A Urinary Hostage in Austin, Cont'd 

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In my haste to find a place to waste, I had made my way to a section of town near the river. There is this beautiful river that cuts through Austin, and a lot of green space has been built around it. My first reaction was to turn around and head back to an area where there were more public businesses, but then I remembered that there were restrooms in the green space near the river - rest rooms which were not managed by anyone! Taking a huge risk, I ran across 4 lanes of traffic to get to the nearest river park. And then I saw it - a free-standing rest room in the middle of the park with no one around for miles.

I thought about the fact that the rest room may be broken or locked,

"I was hit in the face with a smell that had the same density as plywood."

but I had to go so badly I figured I could kick in the door or something.

Funny how urination can lead to desperation.

Knowing I was only seconds from relief seemed like some relief in itself, but it wasn't much. About halfway between the street and relief I started to smell something really bad.

It was pee.

When you have to go real bad, anything which is comprised of water or waste tends to only make things worse. Well, in Austin we have large populations of Freetail Bats. And they spend a lot of time living under the bridges near the river apparently 'pissing' their days away. My sense of urgency was now on par with one of the DEFCON levels, Level 3 I think.

I could see the goal and smell the problem and still could not get there fast enough.

It was time to run, and run I did.

As I approached the large metal box I quickly rehearsed all the possible outcomes if the door had been locked. Most scenarios ended with me relieving myself on the outside of the restroom, but at least I had a plan.

I grabbed the handle and found the door was open. I was hit in the face with a smell that had the same density as plywood. It was so much worse than the smell from the bats that I realized the bats probably don't think they smell at all. The rest rooms in the park can drown out any olfactory offenses that the bats can dish out by a long shot.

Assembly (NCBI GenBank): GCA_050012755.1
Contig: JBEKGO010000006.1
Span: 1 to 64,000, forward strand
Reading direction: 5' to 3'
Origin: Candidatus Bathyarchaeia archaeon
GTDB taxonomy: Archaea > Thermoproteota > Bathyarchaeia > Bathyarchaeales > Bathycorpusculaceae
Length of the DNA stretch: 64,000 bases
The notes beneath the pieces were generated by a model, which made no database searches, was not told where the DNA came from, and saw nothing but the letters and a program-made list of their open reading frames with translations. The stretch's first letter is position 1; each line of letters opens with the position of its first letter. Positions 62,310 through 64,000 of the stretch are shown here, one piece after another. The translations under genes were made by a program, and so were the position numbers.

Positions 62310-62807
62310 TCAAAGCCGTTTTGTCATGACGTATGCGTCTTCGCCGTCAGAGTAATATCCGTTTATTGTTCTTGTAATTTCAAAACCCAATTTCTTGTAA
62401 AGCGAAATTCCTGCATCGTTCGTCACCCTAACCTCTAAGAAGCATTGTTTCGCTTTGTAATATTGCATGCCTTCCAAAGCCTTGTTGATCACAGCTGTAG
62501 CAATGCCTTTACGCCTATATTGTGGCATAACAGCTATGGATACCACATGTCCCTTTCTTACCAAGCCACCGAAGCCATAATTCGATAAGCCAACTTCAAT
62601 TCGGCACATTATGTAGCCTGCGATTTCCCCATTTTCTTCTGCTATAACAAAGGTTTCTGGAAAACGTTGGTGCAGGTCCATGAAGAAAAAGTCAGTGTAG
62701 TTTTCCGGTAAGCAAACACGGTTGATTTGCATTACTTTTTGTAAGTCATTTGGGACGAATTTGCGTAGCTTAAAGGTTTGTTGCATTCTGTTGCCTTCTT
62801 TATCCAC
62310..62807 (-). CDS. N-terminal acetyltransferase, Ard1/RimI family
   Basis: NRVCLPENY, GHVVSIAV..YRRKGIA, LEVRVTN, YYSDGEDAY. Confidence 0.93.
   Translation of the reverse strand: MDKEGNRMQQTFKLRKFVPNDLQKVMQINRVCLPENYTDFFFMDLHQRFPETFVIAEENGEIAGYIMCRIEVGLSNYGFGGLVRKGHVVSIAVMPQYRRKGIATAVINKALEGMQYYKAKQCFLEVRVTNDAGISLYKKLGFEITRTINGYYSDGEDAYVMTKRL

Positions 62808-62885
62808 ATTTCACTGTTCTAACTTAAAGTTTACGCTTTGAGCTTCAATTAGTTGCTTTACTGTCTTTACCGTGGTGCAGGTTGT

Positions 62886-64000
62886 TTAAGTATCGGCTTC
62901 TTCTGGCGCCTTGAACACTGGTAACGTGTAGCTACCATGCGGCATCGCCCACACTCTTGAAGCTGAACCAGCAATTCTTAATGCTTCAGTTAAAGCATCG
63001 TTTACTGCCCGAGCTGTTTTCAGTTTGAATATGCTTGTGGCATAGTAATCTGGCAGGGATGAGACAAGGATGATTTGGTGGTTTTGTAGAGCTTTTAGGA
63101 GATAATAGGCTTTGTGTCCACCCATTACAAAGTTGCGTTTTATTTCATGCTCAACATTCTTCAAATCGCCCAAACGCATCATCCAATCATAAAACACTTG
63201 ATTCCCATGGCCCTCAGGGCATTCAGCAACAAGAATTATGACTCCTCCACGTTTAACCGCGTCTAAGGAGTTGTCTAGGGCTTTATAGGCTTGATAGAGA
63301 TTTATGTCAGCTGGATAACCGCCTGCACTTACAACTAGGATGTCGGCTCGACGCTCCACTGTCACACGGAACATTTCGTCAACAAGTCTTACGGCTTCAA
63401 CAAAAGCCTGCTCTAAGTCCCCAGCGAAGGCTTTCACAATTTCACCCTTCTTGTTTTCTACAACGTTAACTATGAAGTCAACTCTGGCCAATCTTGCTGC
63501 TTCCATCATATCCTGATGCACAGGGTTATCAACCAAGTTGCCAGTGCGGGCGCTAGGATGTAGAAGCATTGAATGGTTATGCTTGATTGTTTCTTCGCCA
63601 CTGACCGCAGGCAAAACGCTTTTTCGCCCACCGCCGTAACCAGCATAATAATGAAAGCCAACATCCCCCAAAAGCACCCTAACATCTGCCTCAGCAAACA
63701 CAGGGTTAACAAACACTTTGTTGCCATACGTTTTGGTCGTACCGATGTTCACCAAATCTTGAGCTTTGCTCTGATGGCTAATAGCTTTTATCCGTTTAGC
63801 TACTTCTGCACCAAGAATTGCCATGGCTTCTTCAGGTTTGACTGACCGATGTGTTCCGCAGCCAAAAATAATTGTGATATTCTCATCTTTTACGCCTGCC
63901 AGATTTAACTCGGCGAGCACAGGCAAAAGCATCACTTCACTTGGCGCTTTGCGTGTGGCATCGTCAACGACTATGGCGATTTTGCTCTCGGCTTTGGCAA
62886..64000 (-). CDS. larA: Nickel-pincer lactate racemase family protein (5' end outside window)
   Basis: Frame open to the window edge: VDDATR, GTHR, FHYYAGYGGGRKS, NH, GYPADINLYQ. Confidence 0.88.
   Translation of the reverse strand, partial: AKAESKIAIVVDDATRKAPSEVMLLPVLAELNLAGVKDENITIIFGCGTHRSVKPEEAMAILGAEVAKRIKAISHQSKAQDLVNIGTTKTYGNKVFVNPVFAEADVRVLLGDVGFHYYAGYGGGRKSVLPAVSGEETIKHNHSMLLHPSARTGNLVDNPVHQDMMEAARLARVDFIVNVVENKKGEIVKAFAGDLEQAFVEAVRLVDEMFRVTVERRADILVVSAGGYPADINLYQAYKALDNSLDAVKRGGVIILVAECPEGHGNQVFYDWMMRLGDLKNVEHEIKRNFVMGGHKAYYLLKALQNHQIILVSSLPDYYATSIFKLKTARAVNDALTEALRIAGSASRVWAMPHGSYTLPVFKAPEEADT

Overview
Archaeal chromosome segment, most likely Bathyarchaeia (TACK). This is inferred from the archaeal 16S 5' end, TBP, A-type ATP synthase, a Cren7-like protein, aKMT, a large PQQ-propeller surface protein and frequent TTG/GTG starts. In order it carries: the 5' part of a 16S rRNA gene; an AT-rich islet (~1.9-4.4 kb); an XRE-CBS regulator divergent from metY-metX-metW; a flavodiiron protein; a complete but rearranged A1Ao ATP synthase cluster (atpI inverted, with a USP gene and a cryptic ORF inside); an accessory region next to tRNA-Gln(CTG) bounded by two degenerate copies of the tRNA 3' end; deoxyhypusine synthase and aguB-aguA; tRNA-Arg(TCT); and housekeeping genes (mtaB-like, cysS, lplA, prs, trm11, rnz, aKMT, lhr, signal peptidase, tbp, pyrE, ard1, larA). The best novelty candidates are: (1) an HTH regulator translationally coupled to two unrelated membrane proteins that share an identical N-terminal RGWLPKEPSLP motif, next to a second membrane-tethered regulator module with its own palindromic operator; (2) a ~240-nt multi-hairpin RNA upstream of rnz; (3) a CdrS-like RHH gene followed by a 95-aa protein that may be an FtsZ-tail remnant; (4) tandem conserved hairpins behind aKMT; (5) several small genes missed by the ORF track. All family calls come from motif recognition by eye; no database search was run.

The door closed and I was in the little metal box alone - and finally able to go. I was probably 2 miles from the plumbing store where my incident started, but finally I would be able to relieve my burden.

Suddenly there was a succession of loud noises. It sounded like someone was banging on the outside of the restroom with a large metal bar. Before I could imagine all the things that could be going on, the restroom door flew open with a loud thud and a rush of pee-free air blew in. To my horror there were about 6 people standing outside the little restroom - six people just staring at me.
I didn't think to stop 'going', and just stood there looking at them all in disbelief.

"What are you doing in here?", a loud voice asked.

Through my tears of relief it appeared as if one of my audience members was a police officer. He was not happy that I was in the restroom, and I think the fact that I was still 'going' probably came off as some violation of public exposure.

While still using the facility, I calmly explained to the officer that I had come to the restroom to relieve myself. (One would assume he could figure this out for himself, but clearly he wanted answers.)

"Step out here,", he suggested forcefully, "and keep your hands where I can see them."

Its funny how fear can instantly change your outlook - in one second I had gone from a teary-eyed, urinating man in a private restroom that smelled like Freetail bats, to a sweating, scared man walking out of a private restroom with his fly open and 5 spectators.

I no longer felt the need to go anymore either.

As I listened to an 8-minute oratory on the various activities of the homeless and the homosexuals I just stood there in a panic, all the time aware of the breeze which still permeated my pants as well as the 5 folks that were watching this personal tale of horror unfold. The officer next asked me for my ID. I pulled it from my pocket and attempted to hand it to him. But he didn't want my ID, he just wanted me to hold it up for him to see.

The officer asked me to stay where I was as he walked about 20-feet away to check my ID on his radio. I still had the ID in my hand, still had a southern breeze, and still had a 5-person fan club.

The situation left me completely paralyzed and I didn't have the clarity to deal with the draft and disperse the crowd.

The officer returned and gave me the OK to leave. Apparently, my use of a public restroom in the park was not the result of a major criminal background, nor did I have a history of nefarious human-waste activitives. I'm not sure what he checked, but I was glad to know it came back clear.

I snapped a hard look at the 5 gawkers. My first thought was that they were still here, and still watching my little pissing fest like it had been directed by Steven Spieberg.

When asked if they wanted me to resume peeing so they could watch, the RestRoom-5 turned a nice shade of burgundy and started to walk away.

As the officer left the scene we said our goodbyes and I put out a hand.

Oddly, the officer didn't want to shake my hand.